Local support is fundamental in natural resources management (NRM). However, recent studies indicate that NRM in protected areas in developing countries is often faced with local resistance due to its impacts on livelihoods. The purpose of this paper is to examine local attitudes – positive and negative responses – towards NRM in protected areas and implications of NRM benefits on local support for conservation of protected areas.

Design/methodology/approach

A quantitative research method was used for this study. Structured questionnaire survey was administered to 310 respondents across four case study communities – Abrafo, Mesomagor, Adadientem and Nuamakrom – around the Kakum Conservation Area (KCA), Ghana. χ2 test and logistic regression were used to analyse the data with the aid of Statistical Package for Social Sciences (SPSS) software.

Findings

Findings showed positive attitudes towards NRM in protected areas (85.9 per cent) and high support for conservation of KCA (86.5 per cent). Respondents recognised the importance of the KCA in managing natural resources especially forest and water resources. Positive attitudes towards conservation of KCA were largely influenced by receipt of socio-economic benefits from the KCA, in terms of employment, income and involvement in KCA management. However, those excluded from socio-economic benefits from the KCA also expressed positive attitudes towards conservation, suggesting that support for NRM transcends socio-economic benefits. On the other hand, local people recognised the challenges associated with NRM in protected areas such as increased farm raids by wildlife, loss of access to timber and non-timber forest products.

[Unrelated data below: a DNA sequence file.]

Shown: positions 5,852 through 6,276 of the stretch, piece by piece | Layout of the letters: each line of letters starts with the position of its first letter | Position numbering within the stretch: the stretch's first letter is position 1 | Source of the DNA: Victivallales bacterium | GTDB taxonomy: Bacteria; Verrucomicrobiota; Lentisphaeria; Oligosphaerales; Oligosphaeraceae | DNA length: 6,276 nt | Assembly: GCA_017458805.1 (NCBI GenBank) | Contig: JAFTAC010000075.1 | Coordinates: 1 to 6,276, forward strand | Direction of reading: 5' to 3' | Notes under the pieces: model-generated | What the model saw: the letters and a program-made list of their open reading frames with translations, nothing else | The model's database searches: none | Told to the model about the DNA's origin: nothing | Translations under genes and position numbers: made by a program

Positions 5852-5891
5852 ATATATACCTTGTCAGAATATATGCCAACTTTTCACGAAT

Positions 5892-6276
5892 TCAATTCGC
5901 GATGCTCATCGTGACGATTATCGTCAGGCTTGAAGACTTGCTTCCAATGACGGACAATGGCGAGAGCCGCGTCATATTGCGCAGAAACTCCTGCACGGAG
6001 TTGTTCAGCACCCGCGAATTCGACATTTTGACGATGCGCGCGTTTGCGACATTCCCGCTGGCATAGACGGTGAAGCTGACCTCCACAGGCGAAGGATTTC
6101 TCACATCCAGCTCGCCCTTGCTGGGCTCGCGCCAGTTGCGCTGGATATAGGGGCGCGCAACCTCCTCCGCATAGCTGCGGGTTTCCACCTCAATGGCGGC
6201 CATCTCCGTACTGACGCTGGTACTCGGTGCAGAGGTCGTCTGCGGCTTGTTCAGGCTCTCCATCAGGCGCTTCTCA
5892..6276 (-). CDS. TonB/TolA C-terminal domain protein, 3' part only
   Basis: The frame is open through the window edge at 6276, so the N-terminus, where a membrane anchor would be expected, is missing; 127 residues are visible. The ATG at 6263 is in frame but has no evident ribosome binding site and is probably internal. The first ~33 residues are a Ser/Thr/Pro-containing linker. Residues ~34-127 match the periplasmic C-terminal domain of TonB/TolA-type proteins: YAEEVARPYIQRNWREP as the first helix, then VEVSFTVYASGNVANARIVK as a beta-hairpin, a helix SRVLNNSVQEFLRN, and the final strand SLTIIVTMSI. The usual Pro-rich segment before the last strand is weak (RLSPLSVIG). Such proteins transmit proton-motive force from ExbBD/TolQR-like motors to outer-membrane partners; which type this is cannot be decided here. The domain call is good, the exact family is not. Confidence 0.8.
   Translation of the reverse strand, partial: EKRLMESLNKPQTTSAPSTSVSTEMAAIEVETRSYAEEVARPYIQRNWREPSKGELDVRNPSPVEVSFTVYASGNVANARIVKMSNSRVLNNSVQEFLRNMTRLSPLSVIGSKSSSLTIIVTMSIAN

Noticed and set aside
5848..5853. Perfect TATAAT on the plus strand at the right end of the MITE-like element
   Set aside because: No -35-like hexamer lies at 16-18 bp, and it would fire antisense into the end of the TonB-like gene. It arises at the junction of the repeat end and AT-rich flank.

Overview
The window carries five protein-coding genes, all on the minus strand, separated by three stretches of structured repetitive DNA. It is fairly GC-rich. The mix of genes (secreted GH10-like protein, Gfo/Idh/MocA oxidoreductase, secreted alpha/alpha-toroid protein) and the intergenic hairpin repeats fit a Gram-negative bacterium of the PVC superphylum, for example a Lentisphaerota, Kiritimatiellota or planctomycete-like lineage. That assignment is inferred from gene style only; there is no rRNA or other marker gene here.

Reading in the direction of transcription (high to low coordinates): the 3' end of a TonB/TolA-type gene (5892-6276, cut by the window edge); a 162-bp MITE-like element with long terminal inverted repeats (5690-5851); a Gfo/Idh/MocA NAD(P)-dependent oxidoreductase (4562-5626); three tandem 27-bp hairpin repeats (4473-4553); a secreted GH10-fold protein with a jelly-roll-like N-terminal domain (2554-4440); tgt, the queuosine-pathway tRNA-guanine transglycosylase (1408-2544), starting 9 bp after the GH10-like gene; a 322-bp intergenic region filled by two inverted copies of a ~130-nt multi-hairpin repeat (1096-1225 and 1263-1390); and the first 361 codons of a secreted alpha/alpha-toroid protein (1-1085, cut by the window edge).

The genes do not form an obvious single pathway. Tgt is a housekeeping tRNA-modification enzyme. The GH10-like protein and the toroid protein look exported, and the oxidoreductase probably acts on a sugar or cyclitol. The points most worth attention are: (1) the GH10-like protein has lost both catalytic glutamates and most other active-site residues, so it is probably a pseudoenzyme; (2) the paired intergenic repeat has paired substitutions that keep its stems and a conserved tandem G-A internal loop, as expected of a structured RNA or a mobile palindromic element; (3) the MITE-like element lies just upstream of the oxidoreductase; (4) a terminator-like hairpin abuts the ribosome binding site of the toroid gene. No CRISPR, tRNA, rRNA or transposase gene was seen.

Originality/value